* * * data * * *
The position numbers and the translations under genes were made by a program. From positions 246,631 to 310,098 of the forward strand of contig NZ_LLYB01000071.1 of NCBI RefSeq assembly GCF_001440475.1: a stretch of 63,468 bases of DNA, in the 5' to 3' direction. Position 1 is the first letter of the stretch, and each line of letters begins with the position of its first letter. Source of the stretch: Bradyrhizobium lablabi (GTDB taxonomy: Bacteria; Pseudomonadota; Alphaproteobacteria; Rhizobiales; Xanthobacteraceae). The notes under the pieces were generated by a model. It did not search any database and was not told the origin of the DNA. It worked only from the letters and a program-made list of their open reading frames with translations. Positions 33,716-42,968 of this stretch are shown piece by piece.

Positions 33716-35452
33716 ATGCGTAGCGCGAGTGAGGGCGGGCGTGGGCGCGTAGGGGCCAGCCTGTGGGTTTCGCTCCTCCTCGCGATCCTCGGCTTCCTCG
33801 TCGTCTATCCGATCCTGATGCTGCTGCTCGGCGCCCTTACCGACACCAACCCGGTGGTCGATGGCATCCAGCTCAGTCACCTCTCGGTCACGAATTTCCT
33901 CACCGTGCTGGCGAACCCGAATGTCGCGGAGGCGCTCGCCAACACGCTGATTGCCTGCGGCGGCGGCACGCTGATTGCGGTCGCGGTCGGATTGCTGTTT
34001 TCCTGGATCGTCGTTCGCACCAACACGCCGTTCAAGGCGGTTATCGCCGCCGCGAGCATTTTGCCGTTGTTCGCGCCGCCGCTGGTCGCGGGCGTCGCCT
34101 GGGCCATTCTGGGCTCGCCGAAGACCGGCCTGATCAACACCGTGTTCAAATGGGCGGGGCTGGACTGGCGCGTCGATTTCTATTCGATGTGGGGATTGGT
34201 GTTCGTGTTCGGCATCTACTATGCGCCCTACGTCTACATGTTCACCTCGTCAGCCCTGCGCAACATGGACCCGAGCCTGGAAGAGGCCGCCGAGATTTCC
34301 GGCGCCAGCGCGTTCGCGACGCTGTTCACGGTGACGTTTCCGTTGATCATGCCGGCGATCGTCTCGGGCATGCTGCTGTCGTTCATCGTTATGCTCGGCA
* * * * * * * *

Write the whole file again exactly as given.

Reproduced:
The position numbers and the translations under genes were made by a program. From positions 246,631 to 310,098 of the forward strand of contig NZ_LLYB01000071.1 of NCBI RefSeq assembly GCF_001440475.1: a stretch of 63,468 bases of DNA, in the 5' to 3' direction. Position 1 is the first letter of the stretch, and each line of letters begins with the position of its first letter. Source of the stretch: Bradyrhizobium lablabi (GTDB taxonomy: Bacteria; Pseudomonadota; Alphaproteobacteria; Rhizobiales; Xanthobacteraceae). The notes under the pieces were generated by a model. It did not search any database and was not told the origin of the DNA. It worked only from the letters and a program-made list of their open reading frames with translations. Positions 33,716-42,968 of this stretch are shown piece by piece.

Positions 33716-35452
33716 ATGCGTAGCGCGAGTGAGGGCGGGCGTGGGCGCGTAGGGGCCAGCCTGTGGGTTTCGCTCCTCCTCGCGATCCTCGGCTTCCTCG
33801 TCGTCTATCCGATCCTGATGCTGCTGCTCGGCGCCCTTACCGACACCAACCCGGTGGTCGATGGCATCCAGCTCAGTCACCTCTCGGTCACGAATTTCCT
33901 CACCGTGCTGGCGAACCCGAATGTCGCGGAGGCGCTCGCCAACACGCTGATTGCCTGCGGCGGCGGCACGCTGATTGCGGTCGCGGTCGGATTGCTGTTT
34001 TCCTGGATCGTCGTTCGCACCAACACGCCGTTCAAGGCGGTTATCGCCGCCGCGAGCATTTTGCCGTTGTTCGCGCCGCCGCTGGTCGCGGGCGTCGCCT
34101 GGGCCATTCTGGGCTCGCCGAAGACCGGCCTGATCAACACCGTGTTCAAATGGGCGGGGCTGGACTGGCGCGTCGATTTCTATTCGATGTGGGGATTGGT
34201 GTTCGTGTTCGGCATCTACTATGCGCCCTACGTCTACATGTTCACCTCGTCAGCCCTGCGCAACATGGACCCGAGCCTGGAAGAGGCCGCCGAGATTTCC
34301 GGCGCCAGCGCGTTCGCGACGCTGTTCACGGTGACGTTTCCGTTGATCATGCCGGCGATCGTCTCGGGCATGCTGCTGTCGTTCATCGTTATGCTCGGCA